Last Thursday, I had dinner at Cafe Royle, Google’s canteen. Google hosted a Girl Geek Dinners birthday party (strapline: definitely computes) to celebrate their third year anniversary.
Girl Geek Dinners are a little known phenomenon. Sarah Blow, a London-based non-profit organization, started the Girl Geek Dinners three years ago. Now, girl geeks all over the world meet up for a meal.
One employee said that Google’s London offices are located in Victoria, where everything is just a tube stop away. Google makes up for this by offering a wide range of services to help with daily life. Google canteen offers free breakfast, lunch, and dinner. This could be argued to encourage long hours. While all the Google employees I spoke with admitted to working long hours, they all appreciated the company’s work/life balance. They could also take time to swim in the afternoon or stay late at work.
The food was delicious, and I then went to get a cup tea (leaf-tea made in a Bodum Pot). I discovered the chocolate station. I was unable to fit in a birthday cake after eating one mini-sized Green & Black’s bar. They were delicious, and I am currently in a cupcake phase. A shop in Seven Dials (Covent Garden), which sells delicious, huge cupcakes, is located.
After dinner, Karen from Google spoke on goal-directed design of websites using YouTube for Mobile as an example. This was relevant to project management, particularly scope-setting and requirements gathering. She suggested that designers should consider what a person could gain from using a well-designed product. For example, people want to write letters, not save Word (or Google Docs!) documents.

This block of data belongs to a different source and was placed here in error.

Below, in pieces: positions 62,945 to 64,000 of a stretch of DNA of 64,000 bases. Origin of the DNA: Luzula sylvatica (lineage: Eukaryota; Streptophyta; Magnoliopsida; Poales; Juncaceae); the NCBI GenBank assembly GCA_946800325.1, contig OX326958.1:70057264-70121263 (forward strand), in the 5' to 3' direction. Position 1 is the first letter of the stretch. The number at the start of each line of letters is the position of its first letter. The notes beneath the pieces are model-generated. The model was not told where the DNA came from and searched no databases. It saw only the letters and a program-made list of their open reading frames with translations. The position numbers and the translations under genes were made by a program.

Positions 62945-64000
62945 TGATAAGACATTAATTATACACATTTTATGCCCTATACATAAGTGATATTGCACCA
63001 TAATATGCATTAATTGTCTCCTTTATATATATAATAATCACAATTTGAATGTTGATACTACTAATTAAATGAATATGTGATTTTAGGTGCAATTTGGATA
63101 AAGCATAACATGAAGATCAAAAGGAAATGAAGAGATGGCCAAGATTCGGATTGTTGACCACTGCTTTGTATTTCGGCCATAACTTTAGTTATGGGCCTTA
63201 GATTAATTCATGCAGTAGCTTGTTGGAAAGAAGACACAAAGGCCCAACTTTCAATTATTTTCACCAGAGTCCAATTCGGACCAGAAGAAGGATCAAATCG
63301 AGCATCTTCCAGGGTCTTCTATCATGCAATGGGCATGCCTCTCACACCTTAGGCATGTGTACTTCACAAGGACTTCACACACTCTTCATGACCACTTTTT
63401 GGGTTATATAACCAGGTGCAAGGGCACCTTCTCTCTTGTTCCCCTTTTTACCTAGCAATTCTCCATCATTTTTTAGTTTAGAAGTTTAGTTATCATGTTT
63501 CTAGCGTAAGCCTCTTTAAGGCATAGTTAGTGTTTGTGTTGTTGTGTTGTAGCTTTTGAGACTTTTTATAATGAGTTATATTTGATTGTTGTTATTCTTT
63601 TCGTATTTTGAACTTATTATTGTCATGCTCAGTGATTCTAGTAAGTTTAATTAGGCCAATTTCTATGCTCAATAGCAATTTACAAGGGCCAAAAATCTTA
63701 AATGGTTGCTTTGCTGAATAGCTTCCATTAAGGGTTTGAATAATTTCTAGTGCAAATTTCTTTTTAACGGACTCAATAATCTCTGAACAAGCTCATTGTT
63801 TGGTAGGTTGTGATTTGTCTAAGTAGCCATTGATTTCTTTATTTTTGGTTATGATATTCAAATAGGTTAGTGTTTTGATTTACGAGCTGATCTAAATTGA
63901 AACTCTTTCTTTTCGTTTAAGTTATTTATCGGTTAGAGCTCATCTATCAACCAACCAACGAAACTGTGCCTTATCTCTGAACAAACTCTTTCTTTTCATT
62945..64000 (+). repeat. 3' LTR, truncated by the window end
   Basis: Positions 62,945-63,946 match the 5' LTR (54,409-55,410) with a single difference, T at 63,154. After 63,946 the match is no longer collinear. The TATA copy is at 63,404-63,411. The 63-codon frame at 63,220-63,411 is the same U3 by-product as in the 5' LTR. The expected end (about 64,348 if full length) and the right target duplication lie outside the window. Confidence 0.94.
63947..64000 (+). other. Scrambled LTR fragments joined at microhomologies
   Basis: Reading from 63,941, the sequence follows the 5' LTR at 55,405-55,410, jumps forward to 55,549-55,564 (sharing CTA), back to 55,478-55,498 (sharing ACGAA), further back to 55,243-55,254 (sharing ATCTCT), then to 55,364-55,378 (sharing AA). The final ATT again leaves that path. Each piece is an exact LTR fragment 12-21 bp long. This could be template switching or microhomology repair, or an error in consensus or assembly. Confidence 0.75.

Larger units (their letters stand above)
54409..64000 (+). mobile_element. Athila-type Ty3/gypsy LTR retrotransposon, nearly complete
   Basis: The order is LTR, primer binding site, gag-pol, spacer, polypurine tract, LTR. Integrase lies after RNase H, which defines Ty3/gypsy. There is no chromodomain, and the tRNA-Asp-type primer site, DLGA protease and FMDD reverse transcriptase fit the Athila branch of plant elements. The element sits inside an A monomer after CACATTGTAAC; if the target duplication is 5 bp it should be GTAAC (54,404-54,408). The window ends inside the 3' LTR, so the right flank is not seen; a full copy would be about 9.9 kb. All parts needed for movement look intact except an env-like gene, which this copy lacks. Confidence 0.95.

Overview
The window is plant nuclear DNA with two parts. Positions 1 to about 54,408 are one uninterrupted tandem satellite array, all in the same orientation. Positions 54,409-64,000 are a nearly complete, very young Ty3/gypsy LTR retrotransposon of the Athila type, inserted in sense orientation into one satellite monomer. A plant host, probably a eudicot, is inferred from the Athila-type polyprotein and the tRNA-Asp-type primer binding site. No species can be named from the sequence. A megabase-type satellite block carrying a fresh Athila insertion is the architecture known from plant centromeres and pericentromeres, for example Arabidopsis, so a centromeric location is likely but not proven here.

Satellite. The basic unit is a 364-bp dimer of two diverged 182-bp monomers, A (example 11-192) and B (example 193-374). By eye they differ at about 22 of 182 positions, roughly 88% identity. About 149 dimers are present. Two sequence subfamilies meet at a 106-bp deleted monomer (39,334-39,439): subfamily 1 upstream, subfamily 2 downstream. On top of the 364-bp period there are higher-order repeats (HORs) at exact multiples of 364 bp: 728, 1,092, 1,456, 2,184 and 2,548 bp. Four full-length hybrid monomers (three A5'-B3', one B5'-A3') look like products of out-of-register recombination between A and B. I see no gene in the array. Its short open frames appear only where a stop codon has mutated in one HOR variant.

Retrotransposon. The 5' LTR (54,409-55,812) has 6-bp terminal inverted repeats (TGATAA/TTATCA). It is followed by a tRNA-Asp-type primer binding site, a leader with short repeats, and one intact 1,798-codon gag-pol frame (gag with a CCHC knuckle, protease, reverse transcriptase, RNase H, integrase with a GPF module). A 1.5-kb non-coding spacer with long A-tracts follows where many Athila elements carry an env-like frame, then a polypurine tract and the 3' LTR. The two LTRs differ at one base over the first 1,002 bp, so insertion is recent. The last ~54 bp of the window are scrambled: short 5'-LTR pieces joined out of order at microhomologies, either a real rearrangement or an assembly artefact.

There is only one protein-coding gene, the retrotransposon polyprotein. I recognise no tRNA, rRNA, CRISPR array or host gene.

Google designers also use personas to target their designs. They create profiles of’real’ people to avoid self-referential design and design by committee. This helps to avoid design by committee or design by self-referential design, i.e. putting functionality in because it’s cool, but not because it’s beneficial to the end user. This was a great idea. I might think about creating project personas to help me focus on the benefits my end users get from my software projects.
This was my first GGD event. I didn’t think I would be geeky enough for it. I met some programmers, but I also met a marketer and a few other people who were just as technical as I was. This gave me the confidence to return. Although the events Sarah has announced are quite technical, I will keep an eye on Sarah’s mailing list for any interesting information and let you know how it goes.